Prince was just about to exit when I ran up in back of him and shouted, “I really LOVE your Music, man!”

The three of them stopped cold and turned toward me.  The room seemed to go quiet as I could feel ALL eyes on the four of us!

Now… think about what I might have said:

“Oh Mr. Prince, how severely I enjoy your Music-making, sir…”


“Hi, Mr. Prince.  You know, I’m a Composer too, and you need to be The Creature in my…”

Buzzer sound.

“I want to congratulate you on your many…”


Instead, and just like the little boy I really am, I repeated myself and said to a guy my same age, “ I really LOVE your Music, man!”

Now… think about what Prince might have said, because you see, this is the crux of the story!

“Why thank you.  It’s not easy being great…”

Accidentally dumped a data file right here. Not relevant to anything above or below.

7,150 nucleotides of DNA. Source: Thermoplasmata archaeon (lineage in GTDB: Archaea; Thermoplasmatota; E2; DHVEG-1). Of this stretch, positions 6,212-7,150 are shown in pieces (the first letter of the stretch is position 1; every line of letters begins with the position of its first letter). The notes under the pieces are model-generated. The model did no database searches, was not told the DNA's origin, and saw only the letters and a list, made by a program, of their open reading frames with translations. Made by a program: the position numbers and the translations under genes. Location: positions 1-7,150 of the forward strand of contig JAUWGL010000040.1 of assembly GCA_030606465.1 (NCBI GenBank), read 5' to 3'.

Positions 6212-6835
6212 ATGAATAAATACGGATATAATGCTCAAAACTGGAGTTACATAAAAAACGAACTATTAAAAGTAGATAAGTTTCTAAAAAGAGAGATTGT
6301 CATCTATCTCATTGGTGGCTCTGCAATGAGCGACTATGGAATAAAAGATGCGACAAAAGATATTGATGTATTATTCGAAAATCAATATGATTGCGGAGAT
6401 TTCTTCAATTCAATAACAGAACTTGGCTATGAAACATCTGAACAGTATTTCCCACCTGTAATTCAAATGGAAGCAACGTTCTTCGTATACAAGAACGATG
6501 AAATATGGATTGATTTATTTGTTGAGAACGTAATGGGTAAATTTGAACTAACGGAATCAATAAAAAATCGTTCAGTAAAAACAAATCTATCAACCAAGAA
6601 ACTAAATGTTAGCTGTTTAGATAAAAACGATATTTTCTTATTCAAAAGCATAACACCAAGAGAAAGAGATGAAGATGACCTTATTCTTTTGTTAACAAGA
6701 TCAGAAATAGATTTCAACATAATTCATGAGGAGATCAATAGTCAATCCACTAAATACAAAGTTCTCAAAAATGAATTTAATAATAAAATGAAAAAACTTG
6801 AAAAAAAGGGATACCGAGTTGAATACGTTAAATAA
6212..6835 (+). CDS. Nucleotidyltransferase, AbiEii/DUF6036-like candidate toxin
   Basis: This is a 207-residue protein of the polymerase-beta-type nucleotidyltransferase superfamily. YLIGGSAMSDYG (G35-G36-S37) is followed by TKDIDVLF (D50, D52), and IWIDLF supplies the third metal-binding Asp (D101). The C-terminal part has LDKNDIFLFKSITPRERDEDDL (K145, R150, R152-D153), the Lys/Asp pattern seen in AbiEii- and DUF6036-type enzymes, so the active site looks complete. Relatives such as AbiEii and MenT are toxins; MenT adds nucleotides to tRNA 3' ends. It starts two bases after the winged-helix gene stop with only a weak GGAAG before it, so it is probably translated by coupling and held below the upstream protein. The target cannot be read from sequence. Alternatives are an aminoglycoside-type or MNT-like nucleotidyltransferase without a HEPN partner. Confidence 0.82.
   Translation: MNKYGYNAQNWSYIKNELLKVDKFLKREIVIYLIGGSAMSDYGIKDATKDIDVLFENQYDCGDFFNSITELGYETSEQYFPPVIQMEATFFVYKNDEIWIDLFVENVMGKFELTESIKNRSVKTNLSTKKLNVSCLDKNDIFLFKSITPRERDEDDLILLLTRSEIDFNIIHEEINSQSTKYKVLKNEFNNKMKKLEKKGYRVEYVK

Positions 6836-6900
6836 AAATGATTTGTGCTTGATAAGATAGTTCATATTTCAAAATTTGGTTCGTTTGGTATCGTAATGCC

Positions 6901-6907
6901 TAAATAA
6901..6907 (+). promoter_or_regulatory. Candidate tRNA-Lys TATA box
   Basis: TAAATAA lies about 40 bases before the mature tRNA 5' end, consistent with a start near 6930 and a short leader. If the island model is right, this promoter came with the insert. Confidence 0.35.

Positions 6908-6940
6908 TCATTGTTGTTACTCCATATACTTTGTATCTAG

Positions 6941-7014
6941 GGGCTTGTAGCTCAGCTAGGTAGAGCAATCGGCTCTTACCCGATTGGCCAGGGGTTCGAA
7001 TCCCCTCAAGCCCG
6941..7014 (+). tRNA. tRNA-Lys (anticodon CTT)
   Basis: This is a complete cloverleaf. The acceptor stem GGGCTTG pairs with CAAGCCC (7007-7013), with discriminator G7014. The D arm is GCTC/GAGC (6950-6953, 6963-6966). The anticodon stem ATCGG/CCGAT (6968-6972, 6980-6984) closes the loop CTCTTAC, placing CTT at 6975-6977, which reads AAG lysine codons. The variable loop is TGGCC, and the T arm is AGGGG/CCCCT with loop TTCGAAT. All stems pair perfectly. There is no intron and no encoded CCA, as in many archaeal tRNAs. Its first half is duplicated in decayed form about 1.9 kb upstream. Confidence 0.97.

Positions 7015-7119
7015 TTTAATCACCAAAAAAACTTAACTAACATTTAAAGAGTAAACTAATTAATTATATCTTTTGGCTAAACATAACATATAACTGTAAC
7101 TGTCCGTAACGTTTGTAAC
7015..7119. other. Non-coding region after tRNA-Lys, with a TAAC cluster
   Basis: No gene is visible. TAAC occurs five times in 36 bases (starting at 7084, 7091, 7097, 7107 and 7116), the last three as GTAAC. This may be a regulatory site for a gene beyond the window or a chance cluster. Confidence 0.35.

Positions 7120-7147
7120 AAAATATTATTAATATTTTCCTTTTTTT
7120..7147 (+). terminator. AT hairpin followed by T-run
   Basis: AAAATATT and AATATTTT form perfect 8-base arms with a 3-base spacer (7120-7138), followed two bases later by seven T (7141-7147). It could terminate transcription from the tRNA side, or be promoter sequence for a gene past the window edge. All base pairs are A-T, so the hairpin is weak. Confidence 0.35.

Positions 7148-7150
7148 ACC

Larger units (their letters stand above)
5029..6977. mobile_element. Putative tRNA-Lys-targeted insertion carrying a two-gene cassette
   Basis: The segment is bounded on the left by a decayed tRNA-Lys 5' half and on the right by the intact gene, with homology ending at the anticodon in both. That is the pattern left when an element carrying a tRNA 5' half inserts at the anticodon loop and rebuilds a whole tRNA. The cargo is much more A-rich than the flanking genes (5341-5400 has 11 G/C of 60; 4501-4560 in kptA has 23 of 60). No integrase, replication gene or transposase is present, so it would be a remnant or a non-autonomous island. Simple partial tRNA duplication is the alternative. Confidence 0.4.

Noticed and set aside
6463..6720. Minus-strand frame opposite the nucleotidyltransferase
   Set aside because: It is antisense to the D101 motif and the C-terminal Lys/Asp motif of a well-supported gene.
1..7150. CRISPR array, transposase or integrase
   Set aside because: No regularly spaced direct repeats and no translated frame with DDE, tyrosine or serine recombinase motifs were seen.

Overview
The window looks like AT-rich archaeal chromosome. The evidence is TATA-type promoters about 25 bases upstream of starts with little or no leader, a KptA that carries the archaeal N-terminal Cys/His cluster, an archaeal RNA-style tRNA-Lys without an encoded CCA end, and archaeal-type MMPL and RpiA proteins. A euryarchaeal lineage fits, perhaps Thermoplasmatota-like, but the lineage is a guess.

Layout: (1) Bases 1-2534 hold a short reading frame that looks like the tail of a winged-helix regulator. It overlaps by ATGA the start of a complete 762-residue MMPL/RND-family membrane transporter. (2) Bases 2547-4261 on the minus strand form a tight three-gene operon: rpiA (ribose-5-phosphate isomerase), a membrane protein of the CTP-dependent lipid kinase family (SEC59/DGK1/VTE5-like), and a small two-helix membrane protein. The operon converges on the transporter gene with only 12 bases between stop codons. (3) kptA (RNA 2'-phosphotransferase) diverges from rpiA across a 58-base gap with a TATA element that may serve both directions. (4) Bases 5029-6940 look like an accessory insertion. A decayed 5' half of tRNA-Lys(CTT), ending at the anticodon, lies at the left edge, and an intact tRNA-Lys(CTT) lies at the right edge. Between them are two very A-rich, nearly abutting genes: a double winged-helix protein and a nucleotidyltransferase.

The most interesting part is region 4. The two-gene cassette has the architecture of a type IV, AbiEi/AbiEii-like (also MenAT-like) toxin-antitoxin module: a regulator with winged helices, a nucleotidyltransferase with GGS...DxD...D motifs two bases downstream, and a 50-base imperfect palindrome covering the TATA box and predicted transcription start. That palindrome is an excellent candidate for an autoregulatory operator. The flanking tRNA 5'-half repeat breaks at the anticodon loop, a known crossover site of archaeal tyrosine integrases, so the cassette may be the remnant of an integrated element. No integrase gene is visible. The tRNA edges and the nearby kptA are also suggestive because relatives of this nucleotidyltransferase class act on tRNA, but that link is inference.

No way.

“Oh… are you someone who might help me further in my career?  You see I don’t normally speak with peons, who dress like they are at prep school.”


Prince turned around, his 2 bodyguards mirroring the move.  An honest smile came to his face.  he was calm an seemed somehow relieved. He made direct contact with my eyes.  Did I see loneliness there?  He was warm and sincere and kind.  He extended his hand and while we shook hands he said, “Thank you.  Thank you.”

He turned around and left the place.  Everyone was now staring at me.  

I have spent many years, 25 to be exact, wondering about what all of that meant.  When Prince left us just days ago, that story of his Genuineness and Kindness and Sincerity and Genius came flooding back.